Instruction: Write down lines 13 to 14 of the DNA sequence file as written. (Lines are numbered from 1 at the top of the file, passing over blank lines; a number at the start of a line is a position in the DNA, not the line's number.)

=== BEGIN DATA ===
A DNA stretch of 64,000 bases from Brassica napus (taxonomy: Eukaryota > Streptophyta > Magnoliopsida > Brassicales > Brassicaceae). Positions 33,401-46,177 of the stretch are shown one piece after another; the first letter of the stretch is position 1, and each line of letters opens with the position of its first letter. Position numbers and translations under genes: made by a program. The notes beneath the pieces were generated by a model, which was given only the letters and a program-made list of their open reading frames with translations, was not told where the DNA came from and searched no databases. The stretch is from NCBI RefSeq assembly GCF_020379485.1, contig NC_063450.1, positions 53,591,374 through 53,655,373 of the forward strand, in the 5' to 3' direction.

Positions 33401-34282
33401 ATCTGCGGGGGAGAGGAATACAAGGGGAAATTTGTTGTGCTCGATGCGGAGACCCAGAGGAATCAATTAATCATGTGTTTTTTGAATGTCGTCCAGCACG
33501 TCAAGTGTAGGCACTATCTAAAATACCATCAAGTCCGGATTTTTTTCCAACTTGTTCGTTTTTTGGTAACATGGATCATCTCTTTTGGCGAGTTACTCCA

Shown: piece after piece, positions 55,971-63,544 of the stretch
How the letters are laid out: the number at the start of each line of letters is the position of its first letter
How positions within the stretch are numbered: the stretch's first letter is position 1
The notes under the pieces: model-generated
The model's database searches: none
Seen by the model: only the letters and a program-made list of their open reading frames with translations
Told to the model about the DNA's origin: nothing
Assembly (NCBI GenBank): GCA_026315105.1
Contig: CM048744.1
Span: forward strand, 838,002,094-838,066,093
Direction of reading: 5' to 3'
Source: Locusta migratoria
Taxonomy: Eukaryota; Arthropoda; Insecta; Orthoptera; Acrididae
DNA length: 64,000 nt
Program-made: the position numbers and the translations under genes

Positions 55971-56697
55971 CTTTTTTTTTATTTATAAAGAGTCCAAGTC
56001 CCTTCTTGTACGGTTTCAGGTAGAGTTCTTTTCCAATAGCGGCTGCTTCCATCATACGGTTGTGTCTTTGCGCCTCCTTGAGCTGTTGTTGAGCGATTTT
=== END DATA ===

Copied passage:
Contig: CM048744.1
Span: forward strand, 838,002,094-838,066,093